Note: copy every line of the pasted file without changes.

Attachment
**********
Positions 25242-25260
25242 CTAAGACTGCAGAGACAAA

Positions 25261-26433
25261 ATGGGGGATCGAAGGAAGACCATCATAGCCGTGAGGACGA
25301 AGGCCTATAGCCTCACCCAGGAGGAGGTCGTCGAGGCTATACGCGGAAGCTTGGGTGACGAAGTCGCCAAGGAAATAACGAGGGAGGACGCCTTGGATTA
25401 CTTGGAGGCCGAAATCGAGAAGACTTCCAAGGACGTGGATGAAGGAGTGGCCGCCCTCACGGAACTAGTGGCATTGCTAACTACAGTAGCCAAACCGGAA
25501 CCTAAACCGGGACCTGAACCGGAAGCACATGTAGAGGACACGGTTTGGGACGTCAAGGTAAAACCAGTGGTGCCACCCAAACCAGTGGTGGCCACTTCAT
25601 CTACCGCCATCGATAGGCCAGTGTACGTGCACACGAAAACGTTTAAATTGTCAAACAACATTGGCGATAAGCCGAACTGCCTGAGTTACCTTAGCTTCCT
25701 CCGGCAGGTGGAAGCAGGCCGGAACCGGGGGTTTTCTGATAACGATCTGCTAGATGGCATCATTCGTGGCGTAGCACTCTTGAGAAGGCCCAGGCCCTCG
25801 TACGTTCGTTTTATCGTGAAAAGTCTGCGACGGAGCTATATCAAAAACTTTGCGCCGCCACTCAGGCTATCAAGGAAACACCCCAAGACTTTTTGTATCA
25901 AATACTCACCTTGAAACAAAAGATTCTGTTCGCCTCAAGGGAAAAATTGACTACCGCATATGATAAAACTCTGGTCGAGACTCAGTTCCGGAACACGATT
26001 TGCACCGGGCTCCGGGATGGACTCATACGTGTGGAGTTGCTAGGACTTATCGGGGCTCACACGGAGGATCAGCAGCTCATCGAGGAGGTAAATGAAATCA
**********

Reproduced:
Positions 25242-25260
25242 CTAAGACTGCAGAGACAAA

Positions 25261-26433
25261 ATGGGGGATCGAAGGAAGACCATCATAGCCGTGAGGACGA
25301 AGGCCTATAGCCTCACCCAGGAGGAGGTCGTCGAGGCTATACGCGGAAGCTTGGGTGACGAAGTCGCCAAGGAAATAACGAGGGAGGACGCCTTGGATTA
25401 CTTGGAGGCCGAAATCGAGAAGACTTCCAAGGACGTGGATGAAGGAGTGGCCGCCCTCACGGAACTAGTGGCATTGCTAACTACAGTAGCCAAACCGGAA
25501 CCTAAACCGGGACCTGAACCGGAAGCACATGTAGAGGACACGGTTTGGGACGTCAAGGTAAAACCAGTGGTGCCACCCAAACCAGTGGTGGCCACTTCAT
25601 CTACCGCCATCGATAGGCCAGTGTACGTGCACACGAAAACGTTTAAATTGTCAAACAACATTGGCGATAAGCCGAACTGCCTGAGTTACCTTAGCTTCCT
25701 CCGGCAGGTGGAAGCAGGCCGGAACCGGGGGTTTTCTGATAACGATCTGCTAGATGGCATCATTCGTGGCGTAGCACTCTTGAGAAGGCCCAGGCCCTCG
25801 TACGTTCGTTTTATCGTGAAAAGTCTGCGACGGAGCTATATCAAAAACTTTGCGCCGCCACTCAGGCTATCAAGGAAACACCCCAAGACTTTTTGTATCA
25901 AATACTCACCTTGAAACAAAAGATTCTGTTCGCCTCAAGGGAAAAATTGACTACCGCATATGATAAAACTCTGGTCGAGACTCAGTTCCGGAACACGATT
26001 TGCACCGGGCTCCGGGATGGACTCATACGTGTGGAGTTGCTAGGACTTATCGGGGCTCACACGGAGGATCAGCAGCTCATCGAGGAGGTAAATGAAATCA